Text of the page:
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Mood board

How we create mood boards to communicate our ideas. Copyright The Walt Disney Company.

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Video transcript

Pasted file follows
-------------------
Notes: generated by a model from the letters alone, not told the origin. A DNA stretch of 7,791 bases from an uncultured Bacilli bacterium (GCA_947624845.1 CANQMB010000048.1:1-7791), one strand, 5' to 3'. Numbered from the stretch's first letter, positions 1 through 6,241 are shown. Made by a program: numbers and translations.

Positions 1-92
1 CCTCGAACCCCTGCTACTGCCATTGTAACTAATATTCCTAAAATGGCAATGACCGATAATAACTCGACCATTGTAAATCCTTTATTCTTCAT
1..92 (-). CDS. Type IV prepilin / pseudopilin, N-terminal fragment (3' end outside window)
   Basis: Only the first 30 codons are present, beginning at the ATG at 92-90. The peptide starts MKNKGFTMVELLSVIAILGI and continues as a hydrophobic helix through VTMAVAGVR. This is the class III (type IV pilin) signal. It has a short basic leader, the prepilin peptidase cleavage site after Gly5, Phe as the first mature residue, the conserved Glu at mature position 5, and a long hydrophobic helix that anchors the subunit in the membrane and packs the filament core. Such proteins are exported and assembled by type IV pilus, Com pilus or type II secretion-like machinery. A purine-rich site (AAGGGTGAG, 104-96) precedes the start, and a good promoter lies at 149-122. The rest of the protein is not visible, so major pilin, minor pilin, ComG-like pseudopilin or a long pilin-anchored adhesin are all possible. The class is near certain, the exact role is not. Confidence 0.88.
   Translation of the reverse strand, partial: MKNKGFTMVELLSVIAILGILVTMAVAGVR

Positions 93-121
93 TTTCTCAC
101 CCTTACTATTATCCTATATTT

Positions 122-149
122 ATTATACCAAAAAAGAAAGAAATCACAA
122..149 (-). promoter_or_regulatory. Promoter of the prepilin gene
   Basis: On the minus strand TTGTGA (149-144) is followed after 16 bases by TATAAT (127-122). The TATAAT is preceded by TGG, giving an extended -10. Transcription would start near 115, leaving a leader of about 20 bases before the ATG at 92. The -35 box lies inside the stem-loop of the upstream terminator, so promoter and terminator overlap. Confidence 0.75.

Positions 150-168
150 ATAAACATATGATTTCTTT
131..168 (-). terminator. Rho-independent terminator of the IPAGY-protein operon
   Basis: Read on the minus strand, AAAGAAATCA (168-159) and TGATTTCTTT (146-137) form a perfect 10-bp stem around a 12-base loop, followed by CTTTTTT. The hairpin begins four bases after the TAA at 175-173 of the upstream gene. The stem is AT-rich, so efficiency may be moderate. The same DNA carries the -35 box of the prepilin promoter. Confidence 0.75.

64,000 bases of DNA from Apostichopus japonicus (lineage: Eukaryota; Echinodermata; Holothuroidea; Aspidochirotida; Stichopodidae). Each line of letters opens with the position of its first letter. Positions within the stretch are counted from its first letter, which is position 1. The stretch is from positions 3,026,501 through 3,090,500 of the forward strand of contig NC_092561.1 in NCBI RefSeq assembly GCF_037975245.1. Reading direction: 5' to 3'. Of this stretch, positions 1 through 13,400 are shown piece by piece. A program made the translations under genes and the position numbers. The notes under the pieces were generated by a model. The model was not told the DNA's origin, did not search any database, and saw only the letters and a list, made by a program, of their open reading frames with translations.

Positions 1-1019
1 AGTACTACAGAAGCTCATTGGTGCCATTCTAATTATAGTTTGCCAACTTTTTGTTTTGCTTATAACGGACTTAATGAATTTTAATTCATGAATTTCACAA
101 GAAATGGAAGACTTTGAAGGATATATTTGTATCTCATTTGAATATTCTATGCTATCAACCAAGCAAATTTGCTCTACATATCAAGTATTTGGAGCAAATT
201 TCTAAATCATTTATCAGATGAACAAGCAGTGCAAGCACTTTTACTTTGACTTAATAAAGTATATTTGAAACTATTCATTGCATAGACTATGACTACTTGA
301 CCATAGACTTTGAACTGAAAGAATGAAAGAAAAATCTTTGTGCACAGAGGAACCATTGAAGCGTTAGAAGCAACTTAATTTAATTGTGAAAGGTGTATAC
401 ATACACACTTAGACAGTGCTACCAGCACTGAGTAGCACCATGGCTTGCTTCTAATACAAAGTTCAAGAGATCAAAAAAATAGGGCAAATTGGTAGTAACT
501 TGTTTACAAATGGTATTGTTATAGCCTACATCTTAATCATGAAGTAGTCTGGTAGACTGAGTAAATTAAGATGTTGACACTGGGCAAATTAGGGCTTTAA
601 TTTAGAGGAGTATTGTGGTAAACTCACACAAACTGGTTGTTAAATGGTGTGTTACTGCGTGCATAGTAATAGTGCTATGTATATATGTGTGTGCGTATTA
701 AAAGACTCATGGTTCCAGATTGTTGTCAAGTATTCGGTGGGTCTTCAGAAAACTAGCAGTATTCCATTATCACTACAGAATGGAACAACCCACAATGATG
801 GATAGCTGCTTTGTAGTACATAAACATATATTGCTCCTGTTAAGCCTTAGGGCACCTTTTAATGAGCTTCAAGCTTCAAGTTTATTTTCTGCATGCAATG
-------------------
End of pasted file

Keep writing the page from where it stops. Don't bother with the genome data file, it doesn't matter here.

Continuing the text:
As you now know, there are an enormous number of considerations that are taken into account when designing a themed land. And it takes a large number of people from over a hundred different disciplines to create it. So with all these different people working together to create something that's never been built before, how do we make sure that everyone has a common understanding of the vision? Communicating complex ideas between all these different people can be a real challenge we use lots of different ways to convey the ideas behind our designs. Whether it's quick sketches, architectural drawings, engineering blueprints, physical models, digital models, the list goes on. One important tool we use is called a mood board. Its role is to help convey the feeling of a land. To help Imagineers understand what it should look like and feel like. And how guests will react emotionally as they travel through the land/ Let's hear a little bit more about what a mood board is and how it's used. When Imagineering sets out to design a new land or a new attraction or a new space, we tend to put together what we call a mood board. A mood board is a way of conveying how do I want you to feel - exactly - how do I want you to feel. And who else ever in the realm of art history and design has ever tried to accomplish that and how did they do it. We will use anything and everything to communicate an idea from high-tech 3D models that you fly around to a scrap of wood I found on the ground that it's just perfect for this and it all goes up there. Anything that will help a person understand what are you getting at. We start to do research in the materials, and the colors. Oh you use anything - cutouts from a magazine. Some images of how we might want the lighting to look. Pictures of artwork. Images of some of the buildings. Pictures of ducks and bunnies Images is some really good rust. Hardware. Vinyl that would go on the seats. Textures. Really unique wall covering. Plaster. Beautiful pictures of bioluminescent coral reefs with coral fish in it. That's not what we're building but it's like what we're building. Then we might do another board that's just about color. How do the color shift from place to place to place? What are the areas that are warm? What are the areas that are cool? What are the areas that are really vibrant and colorful and theatrical? We'll have like an image of some of the foods maybe there's a great pie shop and those pies look really good so you stick that on the mood board. So it's two things emotionally how do we want you to feel and intellectually what do I want you to know? And how am I taking you through this journey simultaneously as I actually build the thing that I'm really going to build. Generally it takes years from the time a land is first being envisioned to opening day when the first guests get to enjoy it. Along the way projects will often evolve. Sometimes a little sometimes a lot. A mood board can be very helpful in making sure that you always stick to the vision: the core theme of your land and what you want your guests to see, feel, and experience. This business is very different from the private work of a single artist. Everything is negotiated and so you have to have this very very open habit of being able to talk to other people about their needs and their desires for the same project and shepherd this project forward bringing all these people together, flowing in the same direction, but not very rigidly. So the advantage of having these big boards with a lot of images on it just put up with pushpins is that along the way, every time you know a new designer artist comes to the project, they might bring a new idea and then you can just take the old one off and put the new one on and keep updating it as more and more team members get involved. So by the time you're done with this process, very often you have something you could not have predicted at the beginning, but if you've done your job right, it still reflects the intentions that you had at the beginning. Let's just say I was gonna do a mood board for Pandora. And I want you to understand this place is strange and new, and this place is not threatening, right? So I'm gonna make a bunch of choices about shape language that might lead to a chart of ovals and curves over here. I'm gonna express this with egg-like shapes, round shapes, soft shapes. Those are friendlier and yet at the other side here are unexpected things. Things that are the wrong scale, things that are upside-down, things that are a color I do not expect, Details that I don't expect to see. So I'm telling you that it is strange and new, and I'm showing you that it is friendly and approachable. If I was doing a mood board and I was presenting it to somebody and I wanted them to experience taste and sound, I would probably DJ my own soundtrack and play it while I'm presenting. And I would likely bring snacks. Congratulations on reaching the end of this lesson on building lands. Now, use this last exercise to create a mood board for your land. Be sure to use as many different materials as you can think of. Things like photographs, sketches, magazine clippings, fabric swatches, rocks, tiles, whatever you think will help convey what your guests will see, feel, and experience as they move through your land. After that, be sure to check out the other lessons on your journey through Imagineering in a box.